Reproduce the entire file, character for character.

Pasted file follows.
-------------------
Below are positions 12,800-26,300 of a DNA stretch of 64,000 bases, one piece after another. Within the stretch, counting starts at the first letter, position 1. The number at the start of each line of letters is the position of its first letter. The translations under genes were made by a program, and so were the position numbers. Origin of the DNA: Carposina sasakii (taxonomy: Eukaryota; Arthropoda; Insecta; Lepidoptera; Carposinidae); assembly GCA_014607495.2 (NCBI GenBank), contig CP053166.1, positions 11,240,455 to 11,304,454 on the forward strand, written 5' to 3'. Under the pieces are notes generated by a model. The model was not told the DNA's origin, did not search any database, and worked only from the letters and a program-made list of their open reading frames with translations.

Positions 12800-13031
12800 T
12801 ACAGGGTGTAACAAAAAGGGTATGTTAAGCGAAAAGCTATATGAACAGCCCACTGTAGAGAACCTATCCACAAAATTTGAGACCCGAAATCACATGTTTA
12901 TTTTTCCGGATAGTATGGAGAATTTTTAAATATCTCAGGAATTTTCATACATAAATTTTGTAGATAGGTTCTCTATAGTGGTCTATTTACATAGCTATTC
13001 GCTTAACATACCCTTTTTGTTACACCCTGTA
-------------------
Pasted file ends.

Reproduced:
Below are positions 12,800-26,300 of a DNA stretch of 64,000 bases, one piece after another. Within the stretch, counting starts at the first letter, position 1. The number at the start of each line of letters is the position of its first letter. The translations under genes were made by a program, and so were the position numbers. Origin of the DNA: Carposina sasakii (taxonomy: Eukaryota; Arthropoda; Insecta; Lepidoptera; Carposinidae); assembly GCA_014607495.2 (NCBI GenBank), contig CP053166.1, positions 11,240,455 to 11,304,454 on the forward strand, written 5' to 3'. Under the pieces are notes generated by a model. The model was not told the DNA's origin, did not search any database, and worked only from the letters and a program-made list of their open reading frames with translations.

Positions 12800-13031
12800 T
12801 ACAGGGTGTAACAAAAAGGGTATGTTAAGCGAAAAGCTATATGAACAGCCCACTGTAGAGAACCTATCCACAAAATTTGAGACCCGAAATCACATGTTTA
12901 TTTTTCCGGATAGTATGGAGAATTTTTAAATATCTCAGGAATTTTCATACATAAATTTTGTAGATAGGTTCTCTATAGTGGTCTATTTACATAGCTATTC
13001 GCTTAACATACCCTTTTTGTTACACCCTGTA